Adobe Systems Inc said upgrades for its flagship software package, which includes Photoshop, Illustrator and Flash, would be available only through online subscriptions, effective immediately.
Adobe is the latest traditional software company to make a big bet on the cloud-based subscription model pioneered by companies such as Salesforce.com Inc , NetSuite Inc and Google Inc .
Subscription models bring in less money upfront as payment is spread over the entire period of use unlike traditional packaged software, but typically ensure more predictable recurring revenue.
Upgrades will be available only through online subscriptions from June 17, a company executive said on Monday at an annual conference, where Adobe showcases its latest products.
“Hundred percent of what we do moving forward will be in Creative Cloud, there will be no more Creative Suite, there will be no new version of Creative Suite,” said Scott Morris, senior marketing director of Creative Cloud.
Creative Suite 6, launched in May 2012, combines software such as Photoshop, Illustrator, InDesign, Flash and Dreamweaver that are used by professional designers.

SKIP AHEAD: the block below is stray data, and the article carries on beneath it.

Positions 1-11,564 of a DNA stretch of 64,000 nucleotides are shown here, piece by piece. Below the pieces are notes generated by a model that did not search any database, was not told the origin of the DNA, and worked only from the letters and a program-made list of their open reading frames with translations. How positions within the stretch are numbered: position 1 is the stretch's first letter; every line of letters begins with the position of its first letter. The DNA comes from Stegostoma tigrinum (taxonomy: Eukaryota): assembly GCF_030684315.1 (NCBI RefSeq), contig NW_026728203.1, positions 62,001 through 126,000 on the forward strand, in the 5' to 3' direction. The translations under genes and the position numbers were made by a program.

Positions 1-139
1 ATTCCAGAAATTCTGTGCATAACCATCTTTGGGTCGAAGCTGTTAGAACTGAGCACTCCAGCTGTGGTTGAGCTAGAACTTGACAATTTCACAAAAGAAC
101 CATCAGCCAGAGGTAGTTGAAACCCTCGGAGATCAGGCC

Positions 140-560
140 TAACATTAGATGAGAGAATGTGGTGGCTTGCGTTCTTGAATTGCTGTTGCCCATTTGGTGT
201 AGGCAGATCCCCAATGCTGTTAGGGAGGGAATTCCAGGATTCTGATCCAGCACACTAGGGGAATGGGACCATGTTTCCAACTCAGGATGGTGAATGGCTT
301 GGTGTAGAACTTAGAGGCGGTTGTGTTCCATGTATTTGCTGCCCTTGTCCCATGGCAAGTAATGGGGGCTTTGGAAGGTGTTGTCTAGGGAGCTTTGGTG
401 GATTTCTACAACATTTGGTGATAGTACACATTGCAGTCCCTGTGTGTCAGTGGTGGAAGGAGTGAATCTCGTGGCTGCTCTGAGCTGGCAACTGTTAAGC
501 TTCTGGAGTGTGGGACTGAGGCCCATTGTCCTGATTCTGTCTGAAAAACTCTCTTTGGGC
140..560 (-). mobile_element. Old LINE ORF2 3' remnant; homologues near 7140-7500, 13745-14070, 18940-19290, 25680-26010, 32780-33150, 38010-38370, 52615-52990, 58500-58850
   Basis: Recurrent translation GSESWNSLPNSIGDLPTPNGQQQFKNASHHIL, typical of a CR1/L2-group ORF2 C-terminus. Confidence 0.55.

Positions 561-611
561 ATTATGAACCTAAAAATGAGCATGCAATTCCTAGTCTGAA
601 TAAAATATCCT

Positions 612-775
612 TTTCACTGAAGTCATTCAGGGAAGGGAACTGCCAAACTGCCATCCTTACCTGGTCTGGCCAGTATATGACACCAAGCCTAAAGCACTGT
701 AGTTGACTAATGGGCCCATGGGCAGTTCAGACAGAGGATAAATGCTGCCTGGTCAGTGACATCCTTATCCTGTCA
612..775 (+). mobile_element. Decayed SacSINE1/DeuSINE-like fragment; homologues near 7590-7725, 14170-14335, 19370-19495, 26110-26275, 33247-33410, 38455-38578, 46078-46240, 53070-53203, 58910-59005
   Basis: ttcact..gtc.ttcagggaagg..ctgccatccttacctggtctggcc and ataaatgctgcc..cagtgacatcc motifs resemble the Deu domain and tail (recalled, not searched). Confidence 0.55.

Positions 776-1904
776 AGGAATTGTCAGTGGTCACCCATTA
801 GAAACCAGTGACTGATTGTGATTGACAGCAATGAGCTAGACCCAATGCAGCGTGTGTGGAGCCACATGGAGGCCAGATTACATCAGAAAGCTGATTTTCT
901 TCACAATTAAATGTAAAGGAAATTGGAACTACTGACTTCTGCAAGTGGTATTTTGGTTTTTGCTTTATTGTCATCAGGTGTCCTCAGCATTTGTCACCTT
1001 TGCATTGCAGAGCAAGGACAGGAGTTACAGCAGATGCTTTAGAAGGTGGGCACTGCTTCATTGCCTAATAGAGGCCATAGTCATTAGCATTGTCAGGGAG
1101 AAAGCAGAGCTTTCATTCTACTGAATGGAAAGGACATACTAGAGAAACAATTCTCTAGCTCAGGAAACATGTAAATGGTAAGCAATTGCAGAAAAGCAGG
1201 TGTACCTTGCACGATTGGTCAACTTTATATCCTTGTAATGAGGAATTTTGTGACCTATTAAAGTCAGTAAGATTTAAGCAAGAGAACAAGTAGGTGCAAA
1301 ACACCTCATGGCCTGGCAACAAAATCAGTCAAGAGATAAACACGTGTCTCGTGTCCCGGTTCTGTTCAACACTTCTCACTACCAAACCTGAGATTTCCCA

Creative Cloud helps customers access the Creative Suite software package through online subscriptions.
Customers can buy a Creative Cloud subscription for $74.99 on a monthly basis and $49.99 per month for an annual subscription.
The Creative Suite 6 Master Collection, which includes all Creative Suite tools, is priced at $2,599, an amount that could buy more than four years worth of Creative Cloud annual subscriptions.
“This is a shift that we’ve been looking at for quite some time,” David Wadhwani, Senior Vice President, Digital Media, told Reuters in an interview.
“We plan to continue to support and sell Creative Suite 6 and customers can continue to purchase that for the foreseeable future,” he said.
While the existing design programs will still be sold for a license fee, which customers buy once and can use for years without making extra payments, those software won’t get the newer functionalities, Adobe executives said.